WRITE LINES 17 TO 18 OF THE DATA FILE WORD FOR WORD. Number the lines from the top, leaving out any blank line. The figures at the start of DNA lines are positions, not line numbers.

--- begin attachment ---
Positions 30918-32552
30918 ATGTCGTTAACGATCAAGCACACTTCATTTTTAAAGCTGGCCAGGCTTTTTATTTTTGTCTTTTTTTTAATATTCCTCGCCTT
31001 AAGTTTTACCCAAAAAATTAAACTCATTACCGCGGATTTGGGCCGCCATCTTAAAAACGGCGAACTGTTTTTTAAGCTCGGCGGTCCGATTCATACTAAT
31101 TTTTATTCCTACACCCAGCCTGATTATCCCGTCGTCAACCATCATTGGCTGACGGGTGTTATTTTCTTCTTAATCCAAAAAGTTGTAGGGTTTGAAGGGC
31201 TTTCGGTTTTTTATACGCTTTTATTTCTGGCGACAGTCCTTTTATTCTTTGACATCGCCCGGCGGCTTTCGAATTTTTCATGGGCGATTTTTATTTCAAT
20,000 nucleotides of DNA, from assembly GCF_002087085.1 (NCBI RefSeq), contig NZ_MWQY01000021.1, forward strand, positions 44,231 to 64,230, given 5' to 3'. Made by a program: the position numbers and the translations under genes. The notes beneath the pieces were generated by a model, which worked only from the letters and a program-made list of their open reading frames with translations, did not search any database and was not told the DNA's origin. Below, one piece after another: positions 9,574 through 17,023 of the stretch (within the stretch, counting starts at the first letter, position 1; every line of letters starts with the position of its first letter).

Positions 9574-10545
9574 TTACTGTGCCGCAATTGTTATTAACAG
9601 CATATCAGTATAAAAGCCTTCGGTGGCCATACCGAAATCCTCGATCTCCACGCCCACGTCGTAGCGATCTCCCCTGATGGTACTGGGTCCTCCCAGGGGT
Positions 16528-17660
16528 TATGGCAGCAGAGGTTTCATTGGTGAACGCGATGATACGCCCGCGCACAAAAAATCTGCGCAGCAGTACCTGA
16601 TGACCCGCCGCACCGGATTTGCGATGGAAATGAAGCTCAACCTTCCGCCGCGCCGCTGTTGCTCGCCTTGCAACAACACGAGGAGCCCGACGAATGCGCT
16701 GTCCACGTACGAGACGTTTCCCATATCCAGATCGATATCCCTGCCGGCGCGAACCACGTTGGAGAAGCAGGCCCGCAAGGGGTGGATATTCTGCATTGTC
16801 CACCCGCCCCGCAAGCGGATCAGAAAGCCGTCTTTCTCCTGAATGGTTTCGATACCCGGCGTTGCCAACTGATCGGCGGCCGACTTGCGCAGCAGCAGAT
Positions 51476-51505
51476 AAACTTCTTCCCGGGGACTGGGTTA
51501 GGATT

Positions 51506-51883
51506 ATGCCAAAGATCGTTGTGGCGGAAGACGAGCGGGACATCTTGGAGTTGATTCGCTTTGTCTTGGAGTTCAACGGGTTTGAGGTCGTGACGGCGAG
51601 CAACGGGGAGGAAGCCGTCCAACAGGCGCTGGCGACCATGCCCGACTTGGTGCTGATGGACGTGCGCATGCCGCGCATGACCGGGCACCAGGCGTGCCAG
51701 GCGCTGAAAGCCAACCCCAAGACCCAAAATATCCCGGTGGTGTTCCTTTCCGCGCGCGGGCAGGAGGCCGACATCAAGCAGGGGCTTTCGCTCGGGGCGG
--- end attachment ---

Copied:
51501 GGATT

Positions 51506-51883